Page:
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Nader says his issues key to Kerry win

WASHINGTON -- Ralph Nader says his advice could help his rival, Democratic presidential candidate John F. Kerry, get elected.

Nader, interviewed yesterday on CNN's ''Late Edition," said Kerry is ''getting free consulting from this campaign. We are putting on his desk twice a week issues that could win if the Democrats are smart enough to pick them up."

The latest issue letter, which Nader distributes by e-mail, concerns a living wage.

Nader, who is running as an independent in this year's presidential campaign, said 47 million people make less than $10 an hour -- ''Wal-Mart wages," he called them -- and urged Democrats to make it an issue in the campaign.

''They've got to get to the level where they can sustain themselves and a minimum standard of living," said Nader, a longtime consumer advocate who sought the presidency under the Green Party banner in 2000.

Democrats blame him for Al Gore's loss to Republican George W. Bush, but Nader says Gore is to blame for the defeat.

Asked whether he would drop out if he were to conclude that staying in the race would hurt Kerry and guarantee Bush's reelection, Nader said he would not.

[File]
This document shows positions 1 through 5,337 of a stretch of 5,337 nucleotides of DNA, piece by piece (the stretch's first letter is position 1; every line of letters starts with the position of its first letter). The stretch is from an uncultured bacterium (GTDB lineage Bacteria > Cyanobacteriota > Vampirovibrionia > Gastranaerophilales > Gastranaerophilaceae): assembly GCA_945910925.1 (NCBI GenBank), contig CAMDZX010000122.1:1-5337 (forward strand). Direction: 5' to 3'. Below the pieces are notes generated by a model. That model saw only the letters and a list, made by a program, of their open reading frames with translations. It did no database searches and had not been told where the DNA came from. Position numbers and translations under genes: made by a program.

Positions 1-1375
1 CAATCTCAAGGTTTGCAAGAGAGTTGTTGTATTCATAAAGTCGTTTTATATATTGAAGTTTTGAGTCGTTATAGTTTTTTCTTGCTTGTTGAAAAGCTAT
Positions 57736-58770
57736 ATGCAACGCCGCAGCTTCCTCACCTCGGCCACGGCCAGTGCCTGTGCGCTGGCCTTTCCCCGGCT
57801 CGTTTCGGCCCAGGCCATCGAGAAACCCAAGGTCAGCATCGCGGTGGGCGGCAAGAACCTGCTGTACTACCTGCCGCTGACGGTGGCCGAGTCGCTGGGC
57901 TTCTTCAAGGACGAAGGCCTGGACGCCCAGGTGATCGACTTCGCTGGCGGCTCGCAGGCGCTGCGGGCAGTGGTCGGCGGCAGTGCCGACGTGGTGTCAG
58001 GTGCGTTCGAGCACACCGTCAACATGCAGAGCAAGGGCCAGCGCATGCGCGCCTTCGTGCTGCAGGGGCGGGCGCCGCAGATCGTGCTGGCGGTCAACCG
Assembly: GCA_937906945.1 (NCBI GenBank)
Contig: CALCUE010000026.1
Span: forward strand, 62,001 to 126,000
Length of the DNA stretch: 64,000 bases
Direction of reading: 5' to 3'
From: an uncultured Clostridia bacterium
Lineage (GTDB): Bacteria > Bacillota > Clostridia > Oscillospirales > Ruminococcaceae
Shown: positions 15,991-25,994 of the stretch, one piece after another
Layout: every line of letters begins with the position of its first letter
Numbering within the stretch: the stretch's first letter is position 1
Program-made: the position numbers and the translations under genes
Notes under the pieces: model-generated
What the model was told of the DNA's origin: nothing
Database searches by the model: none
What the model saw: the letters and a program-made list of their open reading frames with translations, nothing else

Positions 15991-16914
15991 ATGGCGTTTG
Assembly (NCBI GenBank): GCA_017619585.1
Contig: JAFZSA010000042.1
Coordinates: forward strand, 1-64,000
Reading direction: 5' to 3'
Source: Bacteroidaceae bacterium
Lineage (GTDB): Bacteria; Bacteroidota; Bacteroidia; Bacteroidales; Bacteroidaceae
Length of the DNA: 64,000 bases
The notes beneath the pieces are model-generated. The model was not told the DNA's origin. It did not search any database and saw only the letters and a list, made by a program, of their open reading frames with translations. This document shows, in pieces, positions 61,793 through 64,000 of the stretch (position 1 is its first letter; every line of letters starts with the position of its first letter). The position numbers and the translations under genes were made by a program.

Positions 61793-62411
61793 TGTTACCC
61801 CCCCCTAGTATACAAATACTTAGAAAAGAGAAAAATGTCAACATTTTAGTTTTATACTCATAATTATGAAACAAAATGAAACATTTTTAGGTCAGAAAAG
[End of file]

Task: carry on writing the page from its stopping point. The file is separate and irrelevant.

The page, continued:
''No. Of course not," he said. ''You don't run a presidential campaign nationally and say to your volunteers who have worked their heart out sometime in October, well, sorry."

Nader also said he hasn't been able to schedule a meeting with Kerry. Both men have said they want to sit down and discuss the campaign. ''I've been trying to meet him now for two weeks and we haven't been able to get even his campaign manager to return the call," Nader said.

Meanwhile Kerry aides said yesterday they were still seeking a meeting Nader. ''The Kerry campaign still plans to meet with Ralph Nader," one campaign official said yesterday on condition of anonymity. ''With so much at stake and areas of mutual concern like the environment and health care, there are plenty of reasons to keep progressives focused on defeating George Bush."

Patrick Healy of the Globe staff contributed to this report.

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